The rate of babies being born early is going up across the country. There were 8,000 more preterm births in the U.S. last year than the previous year, and Jacksonville’s rate is worse than the country’s.
Failing Report Card
According to a newly-released March of Dimes report, 11.5 percent of Jacksonville babies are born early, earning the city an F when it comes to preterm births. A premature birth is defined as before 37 weeks of pregnancy.
However, the study uses some 2015 data and Duval County Health Department Medical Director Dr. Pauline Rolle said last year’s numbers were slightly better.
“For 2016 it looks like we’re at 11.3 [percent] so that would improve our grade from an F to a D,” Rolle said.
Still, that rate is higher than other large Florida counties. Broward’s 2015 rate of 10.3 percent earned it a C, as did Miami-Dade’s rate of 9.6 percent of babies born early.
The state’s rate is a bit lower, at 10.1 percent, and the national rate of sits at 9.8 percent, a C.
Among the 100 cities in the U.S. with the greatest number of births, Irvine, California had the lowest rate of preterm birth at 5.8 percent, and Cleveland, Ohio had the highest preterm birth rate at 14.9 percent.
A look at Duval County
Duval County has been fighting the battle for a while. Duval’s 2014 preemie rate was 11.2 percent.
“There’s no single cause and there’s absolutely no simple solution,” Rolle said.
There’s also a racial gap. Rolle said In Duval County 11 percent of Black women are giving birth prematurely compared to 9.5 percent of white women.
Florida Maternal Child Health Committee Chair for March of Dimes, Dr. Karen Harris, said preterm babies may have lung and feeding problems in addition to more serious issues down the road.
“These babies are at much higher risk of poor school performance, Harris said. “Once the baby’s born, brain growth slows and never catches up to a baby that was born full term.”
Across the country, black women are 49 percent more likely to deliver preterm compared to white women and American Indian/Alaska Native women are 18 percent more likely to deliver preterm compared to white women, according the March of Dimes report.
Prematurity can also be a factor in a baby dying before the age of One. In Duval, African American babies are almost three times more likely to die before their first birthday than their white peers, according to health department data
“As a community we have to be able to have conversations about these issues and deal with these issues,” Rolle said. “It is about where you live, but it’s not just about where you live.”
Babies born in Health Zone 1, encompassing the Northwest side of Duval, are almost 10 percent less likely of surviving than Health Zone 3, which is in the Mandarin area, Rolle said.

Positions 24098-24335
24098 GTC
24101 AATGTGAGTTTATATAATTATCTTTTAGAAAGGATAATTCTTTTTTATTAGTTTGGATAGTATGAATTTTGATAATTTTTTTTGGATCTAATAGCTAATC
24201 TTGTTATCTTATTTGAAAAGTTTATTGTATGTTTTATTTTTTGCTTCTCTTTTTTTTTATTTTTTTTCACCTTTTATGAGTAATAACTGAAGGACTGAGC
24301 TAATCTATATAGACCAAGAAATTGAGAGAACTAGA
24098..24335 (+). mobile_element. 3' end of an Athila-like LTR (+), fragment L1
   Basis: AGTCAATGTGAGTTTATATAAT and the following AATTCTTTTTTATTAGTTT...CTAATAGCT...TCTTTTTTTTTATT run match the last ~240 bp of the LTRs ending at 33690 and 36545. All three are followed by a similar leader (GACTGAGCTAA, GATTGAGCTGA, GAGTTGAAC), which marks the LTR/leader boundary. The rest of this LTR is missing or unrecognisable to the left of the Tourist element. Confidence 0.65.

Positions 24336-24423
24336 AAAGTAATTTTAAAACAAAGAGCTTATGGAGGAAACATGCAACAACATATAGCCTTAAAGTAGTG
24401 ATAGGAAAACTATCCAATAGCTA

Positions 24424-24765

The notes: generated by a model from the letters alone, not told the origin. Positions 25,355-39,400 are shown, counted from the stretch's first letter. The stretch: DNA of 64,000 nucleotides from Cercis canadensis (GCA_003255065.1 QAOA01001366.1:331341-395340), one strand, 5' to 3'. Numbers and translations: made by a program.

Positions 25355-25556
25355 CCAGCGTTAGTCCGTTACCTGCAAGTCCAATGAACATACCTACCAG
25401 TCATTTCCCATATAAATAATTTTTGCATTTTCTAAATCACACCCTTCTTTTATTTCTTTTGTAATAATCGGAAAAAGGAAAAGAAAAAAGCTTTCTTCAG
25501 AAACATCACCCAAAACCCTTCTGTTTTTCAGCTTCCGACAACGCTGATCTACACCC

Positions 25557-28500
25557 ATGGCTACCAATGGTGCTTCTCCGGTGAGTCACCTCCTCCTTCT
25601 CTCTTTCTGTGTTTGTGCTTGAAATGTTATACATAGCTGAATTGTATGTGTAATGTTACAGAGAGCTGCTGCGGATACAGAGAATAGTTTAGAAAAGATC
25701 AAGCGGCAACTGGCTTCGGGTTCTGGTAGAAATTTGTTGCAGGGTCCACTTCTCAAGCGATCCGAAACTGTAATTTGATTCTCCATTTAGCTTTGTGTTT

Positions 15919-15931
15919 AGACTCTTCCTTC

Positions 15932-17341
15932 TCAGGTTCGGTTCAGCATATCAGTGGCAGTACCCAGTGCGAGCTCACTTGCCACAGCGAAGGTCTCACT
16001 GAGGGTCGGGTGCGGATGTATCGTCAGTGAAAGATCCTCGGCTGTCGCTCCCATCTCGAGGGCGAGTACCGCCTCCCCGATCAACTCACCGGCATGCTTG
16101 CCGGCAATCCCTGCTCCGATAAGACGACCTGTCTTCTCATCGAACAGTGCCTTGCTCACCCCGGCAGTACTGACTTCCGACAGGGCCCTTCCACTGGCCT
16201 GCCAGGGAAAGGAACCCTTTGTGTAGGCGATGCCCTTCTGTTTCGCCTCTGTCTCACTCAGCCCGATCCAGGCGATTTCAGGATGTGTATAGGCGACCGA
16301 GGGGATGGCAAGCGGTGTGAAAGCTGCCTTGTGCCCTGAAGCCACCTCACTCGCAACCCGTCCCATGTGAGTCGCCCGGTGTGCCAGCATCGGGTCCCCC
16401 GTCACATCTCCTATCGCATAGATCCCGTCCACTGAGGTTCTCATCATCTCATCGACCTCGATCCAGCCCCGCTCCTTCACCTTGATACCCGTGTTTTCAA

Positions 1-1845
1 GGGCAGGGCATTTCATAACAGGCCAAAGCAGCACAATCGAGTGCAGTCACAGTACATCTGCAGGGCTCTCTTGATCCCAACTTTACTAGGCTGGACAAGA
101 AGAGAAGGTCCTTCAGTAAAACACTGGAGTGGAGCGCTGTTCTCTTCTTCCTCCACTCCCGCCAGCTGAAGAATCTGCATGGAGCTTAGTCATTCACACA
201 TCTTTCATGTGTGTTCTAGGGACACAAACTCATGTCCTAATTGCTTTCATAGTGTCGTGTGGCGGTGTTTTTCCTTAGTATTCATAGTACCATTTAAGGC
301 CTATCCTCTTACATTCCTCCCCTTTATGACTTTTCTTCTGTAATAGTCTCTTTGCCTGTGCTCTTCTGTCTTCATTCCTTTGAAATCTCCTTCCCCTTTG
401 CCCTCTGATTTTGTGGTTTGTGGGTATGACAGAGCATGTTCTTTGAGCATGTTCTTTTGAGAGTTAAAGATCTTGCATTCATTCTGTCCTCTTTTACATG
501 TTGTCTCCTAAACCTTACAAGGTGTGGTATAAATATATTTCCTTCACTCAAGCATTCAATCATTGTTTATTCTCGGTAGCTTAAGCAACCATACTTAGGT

But when it comes to race, research shows black women living in more affluent areas with high-paying jobs still have high rates of premature births, and it’s not genetic. Researchers are exploring stress as a possible contributor. Women interviewed have said subtle everyday racism contributes to their stress.
“Stressors can be a contributor of poor health,” Rolle said.
She said part of the health department’s mission is to close the “black-white mortality gap.”
The county health department has been working with non-profit partners to adjust its community health improvement plan. There’s also a group called the Northeast Florida Healthy Start Coalition initiative, which works with the health department to combat infant mortality.
The groups have been pouring more resources into areas with high rates of preemie babies. Harris, with the March of Dimes, said it’s important resources aren’t dispersed evenly.
”We do have some good data that providing extra resources is very important to the reduce the disparities and it works,” she said.
She said prenatal health is key to a healthy full-term baby. According to Florida health department data, Black and Hispanic women, lower income women, and women in underserved geographic areas are less likely than other groups to get prenatal care.
Harris also said mothers in good health prior to becoming pregnant have a lower chance of having babies early.
“Being healthy before conceiving is critical,” she said.
The Duval Health Department has a clinic in Health Zone 1 called the Magnolia Project Women's Health Clinic that sees about 1,200 women annually. It’s accessible to those with low-income, accepting medicaid and charging based on income.
A nearby primary health clinic, Magnolia Oasis, that’s been open for just over a year saw about 200 patients its first year, according to a clinic spokeswoman.
Rolle said the health department is holding focus groups to find out how to reach more women to get them to utilize some of the available free and low-cost care.
In addition, Rolle said the advocates are working to reduce pregnancy in teens, who are more likely to give birth early. The health department is also educating women that waiting at least 18 months between giving birth and getting pregnant again reduces the risk of preterm birth.
Lindsey Kilbride can be reached at firstname.lastname@example.org, 904-358-6359 or on Twitter at @lindskilbride.